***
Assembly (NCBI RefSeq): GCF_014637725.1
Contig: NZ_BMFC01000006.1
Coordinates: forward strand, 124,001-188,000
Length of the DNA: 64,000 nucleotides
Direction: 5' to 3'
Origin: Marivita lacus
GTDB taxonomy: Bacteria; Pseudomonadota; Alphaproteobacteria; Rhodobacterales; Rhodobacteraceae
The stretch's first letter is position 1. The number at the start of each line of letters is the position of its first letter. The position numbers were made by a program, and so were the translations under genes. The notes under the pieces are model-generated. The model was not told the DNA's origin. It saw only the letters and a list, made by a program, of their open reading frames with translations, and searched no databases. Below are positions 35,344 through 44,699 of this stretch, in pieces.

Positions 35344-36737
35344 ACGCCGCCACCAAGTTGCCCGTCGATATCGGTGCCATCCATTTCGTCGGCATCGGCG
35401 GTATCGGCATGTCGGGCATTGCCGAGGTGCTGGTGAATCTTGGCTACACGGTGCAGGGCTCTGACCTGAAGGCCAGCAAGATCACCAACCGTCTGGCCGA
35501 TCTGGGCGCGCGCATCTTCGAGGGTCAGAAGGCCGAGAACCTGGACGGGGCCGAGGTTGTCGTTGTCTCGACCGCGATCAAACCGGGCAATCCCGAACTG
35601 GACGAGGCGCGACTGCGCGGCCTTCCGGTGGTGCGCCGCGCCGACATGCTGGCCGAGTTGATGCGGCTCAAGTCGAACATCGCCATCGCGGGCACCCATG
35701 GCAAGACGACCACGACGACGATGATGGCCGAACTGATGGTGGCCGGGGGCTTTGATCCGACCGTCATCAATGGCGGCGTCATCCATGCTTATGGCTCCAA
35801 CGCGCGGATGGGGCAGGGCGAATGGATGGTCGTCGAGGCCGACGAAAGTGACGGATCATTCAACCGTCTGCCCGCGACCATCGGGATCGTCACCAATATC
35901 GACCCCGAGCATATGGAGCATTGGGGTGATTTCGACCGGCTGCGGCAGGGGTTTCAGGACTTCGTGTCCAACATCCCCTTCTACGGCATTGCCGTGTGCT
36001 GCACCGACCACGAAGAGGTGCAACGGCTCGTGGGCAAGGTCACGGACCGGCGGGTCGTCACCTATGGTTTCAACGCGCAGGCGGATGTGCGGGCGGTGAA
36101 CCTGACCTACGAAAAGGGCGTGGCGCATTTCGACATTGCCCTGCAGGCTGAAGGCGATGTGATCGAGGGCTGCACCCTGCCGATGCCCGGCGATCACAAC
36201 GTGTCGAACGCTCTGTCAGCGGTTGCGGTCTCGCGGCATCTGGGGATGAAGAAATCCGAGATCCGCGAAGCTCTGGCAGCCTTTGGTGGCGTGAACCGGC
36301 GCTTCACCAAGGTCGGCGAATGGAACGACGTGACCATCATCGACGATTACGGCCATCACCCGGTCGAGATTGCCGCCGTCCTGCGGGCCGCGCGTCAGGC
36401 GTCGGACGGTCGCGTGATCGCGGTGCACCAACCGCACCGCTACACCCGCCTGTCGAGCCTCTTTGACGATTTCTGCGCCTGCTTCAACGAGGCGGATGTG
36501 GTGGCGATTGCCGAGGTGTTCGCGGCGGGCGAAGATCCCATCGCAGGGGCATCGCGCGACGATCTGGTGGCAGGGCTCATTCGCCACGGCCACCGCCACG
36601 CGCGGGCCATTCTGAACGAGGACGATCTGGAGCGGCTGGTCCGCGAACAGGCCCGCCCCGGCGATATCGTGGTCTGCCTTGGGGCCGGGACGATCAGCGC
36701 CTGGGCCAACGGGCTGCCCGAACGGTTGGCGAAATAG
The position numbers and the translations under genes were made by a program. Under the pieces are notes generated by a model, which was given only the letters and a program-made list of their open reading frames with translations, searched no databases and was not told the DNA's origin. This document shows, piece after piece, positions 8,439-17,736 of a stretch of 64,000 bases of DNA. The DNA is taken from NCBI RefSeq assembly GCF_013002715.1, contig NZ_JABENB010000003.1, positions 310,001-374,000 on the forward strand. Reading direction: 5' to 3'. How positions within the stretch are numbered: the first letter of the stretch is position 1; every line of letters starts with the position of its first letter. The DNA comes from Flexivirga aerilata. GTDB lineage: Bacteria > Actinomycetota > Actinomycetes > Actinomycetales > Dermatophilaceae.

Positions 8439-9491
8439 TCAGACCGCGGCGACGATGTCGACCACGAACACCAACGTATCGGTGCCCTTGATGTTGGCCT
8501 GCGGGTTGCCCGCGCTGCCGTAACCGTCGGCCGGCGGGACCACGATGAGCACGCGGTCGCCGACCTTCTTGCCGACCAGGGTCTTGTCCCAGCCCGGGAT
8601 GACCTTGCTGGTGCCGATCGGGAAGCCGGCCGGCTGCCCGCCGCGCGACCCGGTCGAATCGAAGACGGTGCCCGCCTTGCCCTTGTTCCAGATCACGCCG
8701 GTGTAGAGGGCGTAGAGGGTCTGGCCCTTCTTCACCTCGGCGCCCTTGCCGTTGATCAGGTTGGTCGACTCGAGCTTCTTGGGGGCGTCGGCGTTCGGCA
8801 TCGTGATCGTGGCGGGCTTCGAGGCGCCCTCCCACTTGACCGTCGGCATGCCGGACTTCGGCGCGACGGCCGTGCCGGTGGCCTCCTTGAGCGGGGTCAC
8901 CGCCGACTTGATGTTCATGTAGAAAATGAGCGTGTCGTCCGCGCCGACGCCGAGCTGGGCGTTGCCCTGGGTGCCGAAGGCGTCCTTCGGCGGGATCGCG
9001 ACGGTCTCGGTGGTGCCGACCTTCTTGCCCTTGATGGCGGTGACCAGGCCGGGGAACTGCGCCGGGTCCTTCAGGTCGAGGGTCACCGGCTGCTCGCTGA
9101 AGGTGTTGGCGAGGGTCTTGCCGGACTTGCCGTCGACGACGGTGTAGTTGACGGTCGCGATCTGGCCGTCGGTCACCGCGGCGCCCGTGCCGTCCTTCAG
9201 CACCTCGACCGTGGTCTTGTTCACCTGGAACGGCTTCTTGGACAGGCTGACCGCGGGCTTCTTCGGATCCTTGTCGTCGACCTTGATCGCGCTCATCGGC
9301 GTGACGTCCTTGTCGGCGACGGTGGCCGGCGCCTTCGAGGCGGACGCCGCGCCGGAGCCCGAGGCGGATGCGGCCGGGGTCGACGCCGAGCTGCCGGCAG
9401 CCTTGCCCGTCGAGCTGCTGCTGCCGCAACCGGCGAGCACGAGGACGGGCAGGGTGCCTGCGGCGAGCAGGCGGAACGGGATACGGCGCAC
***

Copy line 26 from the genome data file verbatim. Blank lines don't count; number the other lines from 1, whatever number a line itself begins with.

Positions 8439-9491